Beyond Personality: C. S. Lewis On God As Tri-Personal -- By: Donald T. Williams
C. S. Lewis On God As Tri-Personal
R. A. Forrest Scholar, Toccoa Falls College
Past President, International Society of Christian Apologetics
Donald T. Williams (BA Taylor University, MDiv Trinity Evangelical Divinity School, PhD University of Georgia) is R. A. Forrest Scholar at Toccoa Falls College in the hills of northeastern Georgia. He is an ordained minister in the Evangelical Free Church of America and past president of the International Society of Christian Apologetics. He is the author of ten books, most recently Deeper Magic: The Theology behind the Writings of C. S. Lewis (Baltimore: Square Halo Books, 2016).
[This article is adapted from Dr. Williams’s recent book Deeper Magic: The Theology behind the Writings of C. S. Lewis (Baltimore: Square Halo Books, 2016), and is used by permission.]
C. S. Lewis makes two contributions to our understanding of the doctrine of the Trinity. First, he gives us a concept of “concrete transcendence.” God’s transcendence for Lewis is the very opposite of abstraction or nebulosity, but rather it describes Him as the Father of all Facthood, a Being more solid, more real, and more “minutely articulated” than the physical reality we know with our senses. Second, he helps us see how the doctrine of the Trinity is about the way in which this minutely articulate Being is personal. Part of the reality that He is more real than we are, not less, is the way in which He is more personal than we are, not less. He is beyond Reason but not contrary to Reason; He is beyond Reason in a way that makes sense to Reason.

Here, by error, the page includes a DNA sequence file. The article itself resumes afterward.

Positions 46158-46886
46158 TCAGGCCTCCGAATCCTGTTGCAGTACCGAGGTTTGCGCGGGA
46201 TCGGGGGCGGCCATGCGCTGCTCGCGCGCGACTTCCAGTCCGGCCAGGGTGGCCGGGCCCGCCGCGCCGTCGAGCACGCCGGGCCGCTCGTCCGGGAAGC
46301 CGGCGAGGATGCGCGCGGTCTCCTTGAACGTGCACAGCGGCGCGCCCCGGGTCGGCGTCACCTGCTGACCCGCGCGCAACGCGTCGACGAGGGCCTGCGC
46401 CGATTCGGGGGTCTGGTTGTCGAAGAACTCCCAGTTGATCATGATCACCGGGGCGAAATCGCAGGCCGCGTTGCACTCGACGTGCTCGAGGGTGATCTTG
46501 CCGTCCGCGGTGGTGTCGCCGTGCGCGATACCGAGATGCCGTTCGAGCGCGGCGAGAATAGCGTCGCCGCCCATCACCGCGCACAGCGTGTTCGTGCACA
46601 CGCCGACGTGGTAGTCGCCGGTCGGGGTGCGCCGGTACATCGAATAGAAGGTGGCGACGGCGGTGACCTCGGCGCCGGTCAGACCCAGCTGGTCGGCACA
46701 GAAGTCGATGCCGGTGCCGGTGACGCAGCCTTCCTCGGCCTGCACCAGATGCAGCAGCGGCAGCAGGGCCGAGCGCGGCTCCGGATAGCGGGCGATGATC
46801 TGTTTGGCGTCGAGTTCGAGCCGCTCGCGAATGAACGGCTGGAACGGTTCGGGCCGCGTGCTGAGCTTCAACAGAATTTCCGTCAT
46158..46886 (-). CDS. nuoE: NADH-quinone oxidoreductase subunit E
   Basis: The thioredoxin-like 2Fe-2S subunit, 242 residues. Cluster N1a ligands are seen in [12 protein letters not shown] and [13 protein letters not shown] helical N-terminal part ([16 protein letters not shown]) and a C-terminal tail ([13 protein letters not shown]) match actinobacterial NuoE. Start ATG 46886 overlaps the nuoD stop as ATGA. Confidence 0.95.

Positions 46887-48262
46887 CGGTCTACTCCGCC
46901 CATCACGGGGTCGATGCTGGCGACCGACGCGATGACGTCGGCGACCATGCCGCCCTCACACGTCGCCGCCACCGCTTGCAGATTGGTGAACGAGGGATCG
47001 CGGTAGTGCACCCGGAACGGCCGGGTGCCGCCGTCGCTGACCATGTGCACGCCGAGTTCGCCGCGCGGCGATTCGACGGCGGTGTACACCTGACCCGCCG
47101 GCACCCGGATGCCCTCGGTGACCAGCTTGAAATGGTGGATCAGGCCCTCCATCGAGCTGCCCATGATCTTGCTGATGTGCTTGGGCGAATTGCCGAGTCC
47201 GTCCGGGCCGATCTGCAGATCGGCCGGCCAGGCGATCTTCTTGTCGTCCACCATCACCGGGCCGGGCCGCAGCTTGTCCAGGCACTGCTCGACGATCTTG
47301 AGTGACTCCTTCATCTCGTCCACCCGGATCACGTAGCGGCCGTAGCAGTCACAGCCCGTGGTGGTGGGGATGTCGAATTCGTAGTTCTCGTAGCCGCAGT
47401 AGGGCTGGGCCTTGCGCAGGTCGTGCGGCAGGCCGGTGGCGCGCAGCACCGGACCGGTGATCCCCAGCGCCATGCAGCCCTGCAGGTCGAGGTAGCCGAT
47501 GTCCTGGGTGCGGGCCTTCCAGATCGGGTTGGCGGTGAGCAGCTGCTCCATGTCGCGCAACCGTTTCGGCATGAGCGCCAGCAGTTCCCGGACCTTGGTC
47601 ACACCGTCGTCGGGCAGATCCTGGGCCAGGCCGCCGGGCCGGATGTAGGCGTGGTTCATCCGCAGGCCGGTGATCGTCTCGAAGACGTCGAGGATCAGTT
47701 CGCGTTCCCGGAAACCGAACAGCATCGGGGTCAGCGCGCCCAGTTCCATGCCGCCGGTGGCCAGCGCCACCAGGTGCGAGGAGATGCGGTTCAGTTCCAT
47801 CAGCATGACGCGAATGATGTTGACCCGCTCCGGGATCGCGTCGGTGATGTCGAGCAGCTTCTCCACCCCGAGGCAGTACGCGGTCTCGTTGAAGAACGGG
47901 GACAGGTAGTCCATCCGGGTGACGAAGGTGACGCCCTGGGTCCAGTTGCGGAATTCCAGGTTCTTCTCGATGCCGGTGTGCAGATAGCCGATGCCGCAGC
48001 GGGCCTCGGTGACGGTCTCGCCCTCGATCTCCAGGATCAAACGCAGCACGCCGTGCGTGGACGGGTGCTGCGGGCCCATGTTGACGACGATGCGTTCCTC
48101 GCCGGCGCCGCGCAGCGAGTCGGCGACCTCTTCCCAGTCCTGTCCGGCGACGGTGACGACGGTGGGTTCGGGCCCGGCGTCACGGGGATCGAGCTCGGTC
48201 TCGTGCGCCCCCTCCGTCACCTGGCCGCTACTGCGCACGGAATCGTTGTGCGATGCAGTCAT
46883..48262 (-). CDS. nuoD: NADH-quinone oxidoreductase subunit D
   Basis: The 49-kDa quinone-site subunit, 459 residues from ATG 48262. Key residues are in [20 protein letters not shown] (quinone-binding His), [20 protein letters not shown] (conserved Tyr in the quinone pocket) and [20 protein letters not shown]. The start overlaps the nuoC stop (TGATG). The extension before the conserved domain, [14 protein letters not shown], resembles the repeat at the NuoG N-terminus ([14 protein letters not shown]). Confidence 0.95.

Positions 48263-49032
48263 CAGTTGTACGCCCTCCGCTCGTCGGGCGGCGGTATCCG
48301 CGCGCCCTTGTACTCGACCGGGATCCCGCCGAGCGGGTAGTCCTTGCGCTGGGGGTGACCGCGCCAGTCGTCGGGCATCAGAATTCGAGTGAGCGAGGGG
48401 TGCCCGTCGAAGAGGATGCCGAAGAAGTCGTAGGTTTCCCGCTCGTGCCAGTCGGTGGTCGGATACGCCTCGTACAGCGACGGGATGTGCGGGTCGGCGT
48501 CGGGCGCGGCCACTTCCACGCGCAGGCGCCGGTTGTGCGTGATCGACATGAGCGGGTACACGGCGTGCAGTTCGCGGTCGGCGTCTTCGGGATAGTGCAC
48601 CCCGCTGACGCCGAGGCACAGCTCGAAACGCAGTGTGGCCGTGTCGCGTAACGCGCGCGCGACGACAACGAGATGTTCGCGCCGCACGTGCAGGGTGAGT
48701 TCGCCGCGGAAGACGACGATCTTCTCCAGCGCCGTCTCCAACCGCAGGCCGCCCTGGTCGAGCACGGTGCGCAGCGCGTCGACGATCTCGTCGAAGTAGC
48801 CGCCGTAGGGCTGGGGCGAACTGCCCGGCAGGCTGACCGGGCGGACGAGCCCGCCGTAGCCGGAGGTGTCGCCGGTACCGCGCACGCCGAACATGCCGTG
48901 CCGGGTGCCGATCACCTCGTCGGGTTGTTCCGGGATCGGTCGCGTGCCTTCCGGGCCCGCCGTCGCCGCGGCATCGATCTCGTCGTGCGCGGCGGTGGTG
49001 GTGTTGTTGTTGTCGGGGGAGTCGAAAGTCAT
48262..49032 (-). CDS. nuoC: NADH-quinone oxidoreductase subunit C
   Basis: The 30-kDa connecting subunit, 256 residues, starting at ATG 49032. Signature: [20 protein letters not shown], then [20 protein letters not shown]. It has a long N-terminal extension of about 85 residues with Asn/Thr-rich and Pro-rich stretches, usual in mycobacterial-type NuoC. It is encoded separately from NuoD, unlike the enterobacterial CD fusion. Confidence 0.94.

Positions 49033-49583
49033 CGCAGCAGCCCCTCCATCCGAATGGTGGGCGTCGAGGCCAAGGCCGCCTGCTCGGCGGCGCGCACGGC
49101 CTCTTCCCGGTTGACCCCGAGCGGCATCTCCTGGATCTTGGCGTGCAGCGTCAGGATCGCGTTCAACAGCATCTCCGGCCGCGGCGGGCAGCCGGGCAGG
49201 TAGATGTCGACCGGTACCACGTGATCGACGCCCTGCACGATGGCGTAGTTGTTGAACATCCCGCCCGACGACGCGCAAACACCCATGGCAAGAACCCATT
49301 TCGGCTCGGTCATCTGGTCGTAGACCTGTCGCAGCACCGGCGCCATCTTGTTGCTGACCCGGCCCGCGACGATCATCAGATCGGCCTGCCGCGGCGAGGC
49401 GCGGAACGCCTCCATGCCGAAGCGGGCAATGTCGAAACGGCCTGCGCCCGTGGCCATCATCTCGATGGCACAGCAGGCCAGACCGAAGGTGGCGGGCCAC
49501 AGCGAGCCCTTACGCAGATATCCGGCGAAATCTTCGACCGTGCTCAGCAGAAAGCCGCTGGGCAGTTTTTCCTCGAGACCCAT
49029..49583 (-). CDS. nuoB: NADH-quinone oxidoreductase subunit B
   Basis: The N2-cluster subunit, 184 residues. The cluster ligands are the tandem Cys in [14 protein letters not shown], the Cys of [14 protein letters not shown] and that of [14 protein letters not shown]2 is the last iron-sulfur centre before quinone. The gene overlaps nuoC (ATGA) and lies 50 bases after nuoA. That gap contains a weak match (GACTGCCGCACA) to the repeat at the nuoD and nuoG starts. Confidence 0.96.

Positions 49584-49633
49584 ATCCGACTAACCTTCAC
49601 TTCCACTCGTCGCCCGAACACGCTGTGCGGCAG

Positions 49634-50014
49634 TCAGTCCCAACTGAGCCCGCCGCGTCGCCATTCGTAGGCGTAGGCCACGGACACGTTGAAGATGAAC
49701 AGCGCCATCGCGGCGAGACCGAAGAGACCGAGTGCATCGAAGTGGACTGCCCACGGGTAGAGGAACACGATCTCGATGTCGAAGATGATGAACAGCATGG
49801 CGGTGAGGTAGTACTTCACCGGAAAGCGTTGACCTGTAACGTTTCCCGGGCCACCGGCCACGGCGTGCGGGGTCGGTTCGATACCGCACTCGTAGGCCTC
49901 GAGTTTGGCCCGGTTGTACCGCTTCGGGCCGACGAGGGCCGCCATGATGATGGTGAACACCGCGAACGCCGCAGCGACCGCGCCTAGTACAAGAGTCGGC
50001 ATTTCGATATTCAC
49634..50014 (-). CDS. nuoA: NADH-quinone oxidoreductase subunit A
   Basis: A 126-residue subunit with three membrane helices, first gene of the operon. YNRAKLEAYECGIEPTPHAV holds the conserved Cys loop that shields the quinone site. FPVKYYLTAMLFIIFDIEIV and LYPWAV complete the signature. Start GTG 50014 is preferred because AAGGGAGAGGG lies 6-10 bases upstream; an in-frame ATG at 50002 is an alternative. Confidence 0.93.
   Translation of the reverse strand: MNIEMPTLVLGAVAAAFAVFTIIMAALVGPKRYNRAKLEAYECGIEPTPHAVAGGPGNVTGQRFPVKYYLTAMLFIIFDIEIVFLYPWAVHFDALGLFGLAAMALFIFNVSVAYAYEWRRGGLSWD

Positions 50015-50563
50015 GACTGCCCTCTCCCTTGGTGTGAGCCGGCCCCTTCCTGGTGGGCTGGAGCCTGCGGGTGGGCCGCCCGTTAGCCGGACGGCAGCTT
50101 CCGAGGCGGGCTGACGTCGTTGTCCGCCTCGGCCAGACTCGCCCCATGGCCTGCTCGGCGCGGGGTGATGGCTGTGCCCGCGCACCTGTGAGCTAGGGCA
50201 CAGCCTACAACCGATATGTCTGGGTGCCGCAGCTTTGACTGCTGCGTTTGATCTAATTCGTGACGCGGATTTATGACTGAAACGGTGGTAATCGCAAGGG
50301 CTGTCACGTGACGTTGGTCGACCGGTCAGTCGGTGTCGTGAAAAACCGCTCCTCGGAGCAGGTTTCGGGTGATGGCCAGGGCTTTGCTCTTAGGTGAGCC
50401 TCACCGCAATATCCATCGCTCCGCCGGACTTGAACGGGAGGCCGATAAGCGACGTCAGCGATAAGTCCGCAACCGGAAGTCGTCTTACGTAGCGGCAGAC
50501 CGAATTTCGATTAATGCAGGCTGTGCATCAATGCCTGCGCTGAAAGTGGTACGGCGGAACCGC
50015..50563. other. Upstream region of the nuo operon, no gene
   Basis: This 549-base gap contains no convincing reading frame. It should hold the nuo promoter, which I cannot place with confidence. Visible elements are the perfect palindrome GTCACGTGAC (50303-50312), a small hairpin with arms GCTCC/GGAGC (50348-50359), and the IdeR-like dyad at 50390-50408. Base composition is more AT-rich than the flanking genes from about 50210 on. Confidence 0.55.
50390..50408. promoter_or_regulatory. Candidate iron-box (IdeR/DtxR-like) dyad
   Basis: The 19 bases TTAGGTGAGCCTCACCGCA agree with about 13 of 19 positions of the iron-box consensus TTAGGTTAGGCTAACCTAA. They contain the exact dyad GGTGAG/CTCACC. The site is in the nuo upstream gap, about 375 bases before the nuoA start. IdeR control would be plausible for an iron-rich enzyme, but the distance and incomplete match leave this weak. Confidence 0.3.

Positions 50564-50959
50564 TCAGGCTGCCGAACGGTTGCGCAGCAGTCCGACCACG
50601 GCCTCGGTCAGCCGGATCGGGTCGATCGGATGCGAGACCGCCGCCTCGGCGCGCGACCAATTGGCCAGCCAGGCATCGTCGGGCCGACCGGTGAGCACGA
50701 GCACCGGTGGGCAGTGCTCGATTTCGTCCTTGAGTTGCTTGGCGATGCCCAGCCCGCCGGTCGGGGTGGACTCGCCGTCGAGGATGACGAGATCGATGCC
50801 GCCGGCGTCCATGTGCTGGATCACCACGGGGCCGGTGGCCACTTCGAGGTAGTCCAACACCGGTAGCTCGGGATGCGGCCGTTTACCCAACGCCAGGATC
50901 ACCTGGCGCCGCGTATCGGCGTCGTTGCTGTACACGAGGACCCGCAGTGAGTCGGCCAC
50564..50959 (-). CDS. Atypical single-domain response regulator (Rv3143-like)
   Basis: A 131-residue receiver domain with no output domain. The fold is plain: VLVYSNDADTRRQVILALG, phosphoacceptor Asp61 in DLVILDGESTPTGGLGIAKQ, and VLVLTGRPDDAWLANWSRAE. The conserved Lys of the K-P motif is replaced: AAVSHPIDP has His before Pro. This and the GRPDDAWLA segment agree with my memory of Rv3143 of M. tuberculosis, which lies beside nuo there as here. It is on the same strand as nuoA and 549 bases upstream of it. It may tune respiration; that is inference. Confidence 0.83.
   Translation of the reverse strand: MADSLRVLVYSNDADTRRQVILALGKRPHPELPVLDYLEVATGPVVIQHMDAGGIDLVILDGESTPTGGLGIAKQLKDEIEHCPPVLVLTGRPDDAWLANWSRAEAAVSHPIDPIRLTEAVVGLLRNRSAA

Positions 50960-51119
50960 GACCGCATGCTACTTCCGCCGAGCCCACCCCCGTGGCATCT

One of the most difficult concepts of Christian theology is the doctrine of the Trinity.1 Trying to get one’s head around how God can be one and three at the same time has occasioned many headaches in the last two millennia of church history. Fortunately, we have one of the best explainers of difficult ideas in C. S. Lewis. Lewis’s exposition of the Trinity is a model of clarity and profundity.
The word trinity blends the roots tri, three, and unity, one, to express the belief that God is one Being who exists in three Persons, the Father, the Son, and the Holy Spirit. Historic Christians do not confess God as triune out of love of either paradox or perversity; rather, they try to be faithful to the data of Scripture. How does that lead to their confession of the Trinity? The whole reason Christianity exists as something distinct from Judaism is that certain first-century Jews found themselves compelled to worship the man Jesus as God by everything they had experienced about who He was and what He di...
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